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Freddie Ljungberg is still a fashion icon

Almost two decades after the shocking pink mohawk and the shots for Calvin Klein, the former Arsenal has changed the relationship between soccer and fashion

Freddie Ljungberg is still a fashion icon Almost two decades after the shocking pink mohawk and the shots for Calvin Klein, the former Arsenal has changed the relationship between soccer and fashion

The advertising campaign for the launch of the second collection of Puma MMQ has brought back in front of the camera lens one of the players that like few has influenced the aesthetic that we usually associate with the Premier League of the mid-zero years. With the crest discolored pink, large jerseys with sleeves that reached the elbows and a style off the field that began to open up to high fashion with all the slips of the case, Freddie Ljungberg has been an alien and a precursor. 

He arrived quietly at Arsenal at the precise request of Arsene Wenger and became one of the pillars of those mythological Gunners, capable of winning the Premier League in 2003/04 without losing a single game, earning the enviable title of Invincibles. His continuous movement with and without the ball, an unquenchable engine that was the perfect counterpoint to the regal class of the French backbone of that team formed by Henry, Pires and Vieira, made him a darling of the Gunners crowd, who came to Highbury with their hair dyed pink ready to cheer at every strike of the Swedish number 8, so much so that he was voted 11th among the 50 most important players in the history of Arsenal. 

But Ljungberg was not only recognizable on the green field of play, he also fed his legend off the field, becoming according to the tabloids the Scandinavian answer to the glamorous power of David Beckham, the then star of English soccer. Compared to Manchester United's number 7, Ljungberg was less attentive to building his own image, less interested in following the long wave of his fame. On the contrary, like all the Gunners of that generation, he was fashionable as a non-conformist, fascinating as only a revolutionary can be.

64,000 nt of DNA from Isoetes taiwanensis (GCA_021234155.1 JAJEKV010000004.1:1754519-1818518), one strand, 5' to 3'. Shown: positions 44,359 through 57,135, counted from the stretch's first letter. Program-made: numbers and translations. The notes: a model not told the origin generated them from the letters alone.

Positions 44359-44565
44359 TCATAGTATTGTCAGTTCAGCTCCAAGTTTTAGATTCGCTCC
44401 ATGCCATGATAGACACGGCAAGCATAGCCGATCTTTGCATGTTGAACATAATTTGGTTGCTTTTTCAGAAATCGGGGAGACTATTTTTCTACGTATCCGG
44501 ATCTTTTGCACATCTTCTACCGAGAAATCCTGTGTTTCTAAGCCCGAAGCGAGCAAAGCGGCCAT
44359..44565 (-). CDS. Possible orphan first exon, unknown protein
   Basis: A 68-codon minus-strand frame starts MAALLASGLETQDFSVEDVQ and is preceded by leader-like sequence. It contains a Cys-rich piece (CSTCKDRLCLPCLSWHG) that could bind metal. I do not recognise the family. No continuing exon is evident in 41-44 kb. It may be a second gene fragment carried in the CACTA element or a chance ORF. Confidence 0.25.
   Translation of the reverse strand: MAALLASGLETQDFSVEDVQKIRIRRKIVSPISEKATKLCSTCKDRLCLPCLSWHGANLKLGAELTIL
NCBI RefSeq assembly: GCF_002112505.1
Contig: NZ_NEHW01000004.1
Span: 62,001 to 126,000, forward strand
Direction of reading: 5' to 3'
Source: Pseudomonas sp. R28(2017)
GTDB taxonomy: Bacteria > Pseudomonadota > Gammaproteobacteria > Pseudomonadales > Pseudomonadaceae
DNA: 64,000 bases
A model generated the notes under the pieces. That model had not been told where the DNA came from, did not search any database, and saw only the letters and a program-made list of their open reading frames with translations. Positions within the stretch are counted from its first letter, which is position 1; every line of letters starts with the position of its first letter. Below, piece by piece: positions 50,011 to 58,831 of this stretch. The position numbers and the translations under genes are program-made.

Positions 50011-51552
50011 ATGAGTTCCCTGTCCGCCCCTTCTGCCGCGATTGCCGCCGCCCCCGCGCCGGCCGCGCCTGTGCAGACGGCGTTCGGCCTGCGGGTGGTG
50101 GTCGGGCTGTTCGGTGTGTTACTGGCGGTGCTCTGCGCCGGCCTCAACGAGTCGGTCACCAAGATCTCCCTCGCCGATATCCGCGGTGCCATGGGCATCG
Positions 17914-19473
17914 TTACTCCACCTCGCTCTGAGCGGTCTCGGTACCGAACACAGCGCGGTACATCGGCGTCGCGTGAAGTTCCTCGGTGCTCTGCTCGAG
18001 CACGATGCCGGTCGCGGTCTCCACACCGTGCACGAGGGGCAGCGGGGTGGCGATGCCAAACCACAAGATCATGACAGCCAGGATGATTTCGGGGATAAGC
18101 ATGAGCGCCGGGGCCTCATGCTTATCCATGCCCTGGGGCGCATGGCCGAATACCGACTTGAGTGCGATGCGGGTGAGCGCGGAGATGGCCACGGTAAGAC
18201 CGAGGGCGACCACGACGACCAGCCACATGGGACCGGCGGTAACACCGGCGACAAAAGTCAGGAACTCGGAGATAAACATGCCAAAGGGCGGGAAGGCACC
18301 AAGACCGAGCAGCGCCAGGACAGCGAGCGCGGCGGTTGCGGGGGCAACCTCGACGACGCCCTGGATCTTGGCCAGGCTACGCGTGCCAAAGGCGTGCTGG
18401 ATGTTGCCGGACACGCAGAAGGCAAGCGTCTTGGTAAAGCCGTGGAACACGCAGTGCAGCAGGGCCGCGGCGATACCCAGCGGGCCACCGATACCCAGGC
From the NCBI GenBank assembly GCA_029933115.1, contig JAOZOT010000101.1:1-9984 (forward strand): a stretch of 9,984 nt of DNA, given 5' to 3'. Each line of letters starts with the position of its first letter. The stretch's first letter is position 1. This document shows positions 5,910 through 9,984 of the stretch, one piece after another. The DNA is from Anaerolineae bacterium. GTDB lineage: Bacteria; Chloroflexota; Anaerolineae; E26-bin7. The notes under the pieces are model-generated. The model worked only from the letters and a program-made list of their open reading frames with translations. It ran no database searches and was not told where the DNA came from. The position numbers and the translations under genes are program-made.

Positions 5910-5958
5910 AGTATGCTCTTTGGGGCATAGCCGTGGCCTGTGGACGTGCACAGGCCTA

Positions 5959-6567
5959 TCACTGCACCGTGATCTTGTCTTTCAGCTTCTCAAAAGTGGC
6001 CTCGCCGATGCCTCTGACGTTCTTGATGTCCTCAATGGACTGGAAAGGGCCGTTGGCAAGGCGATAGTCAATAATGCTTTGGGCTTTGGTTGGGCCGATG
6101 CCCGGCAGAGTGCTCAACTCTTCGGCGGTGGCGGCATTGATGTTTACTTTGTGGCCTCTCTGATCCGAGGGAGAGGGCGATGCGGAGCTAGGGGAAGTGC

His introduction to the general public, the one that didn't belong to Fever Pitch's fans, took place with the advertising campaign for Calvin Klein underwear - at that time a real generational brand - that, according to the legend, decided to choose Ljungberg as its testimonial after Beckham quit. A choice that turned out to be a good one and that turned the player into a real sex symbol, thanks to the posters that portrayed him in black and white wearing only CK underwear. His square jaw like an Ikea piece of furniture, his penetrating ice eyes and sculpted abs on display marked a key moment in the relationship between soccer and fashion, opening doors to footballers that had previously seemed barred. 

They also opened new horizons for Ljungberg, who went from being the sexiest man in Sweden (after a regular vote) to becoming a regular presence in the English tabloids. The charming and at the same time elusive face of one of the most successful teams of the period, exotic and eccentric enough to be constantly misinterpreted by newspapers that needed to sell as many copies as possible, had to give several interviews to explain his sexuality. Given his passion for fashion, fusion cuisine and musicals in the theater, the rumor spread that he was homosexual, so much so that one of his interviews in the Daily Mail is titled precisely "I like clothes but I'm not gay". Let's just say that the world has changed quite a bit in twenty years, fortunately. 

On the other hand, Ljungberg was quite popular with women, even declaring that during the period of the campaign for Calvin Klein could no longer go around without them jumping on him, and at the same time has always been extremely private about his private life. So much so that after hanging up his boots following experiences in Major League Soccer, J-League and Indian Super League, he soon moved away from the spotlight to devote himself to a coaching career that took him up to take over the Arsenal bench for a brief interim in 2019. For him, being cool and unconventional was something innate, an expression of himself and not a personal brand to exploit since he never wanted to overly embroider his figure off the field. But his pink mohawk, the Roberto Cavalli suits and the shots in boxers with Natalia Vodianova on top have changed the way we define the aesthetics of a footballer today.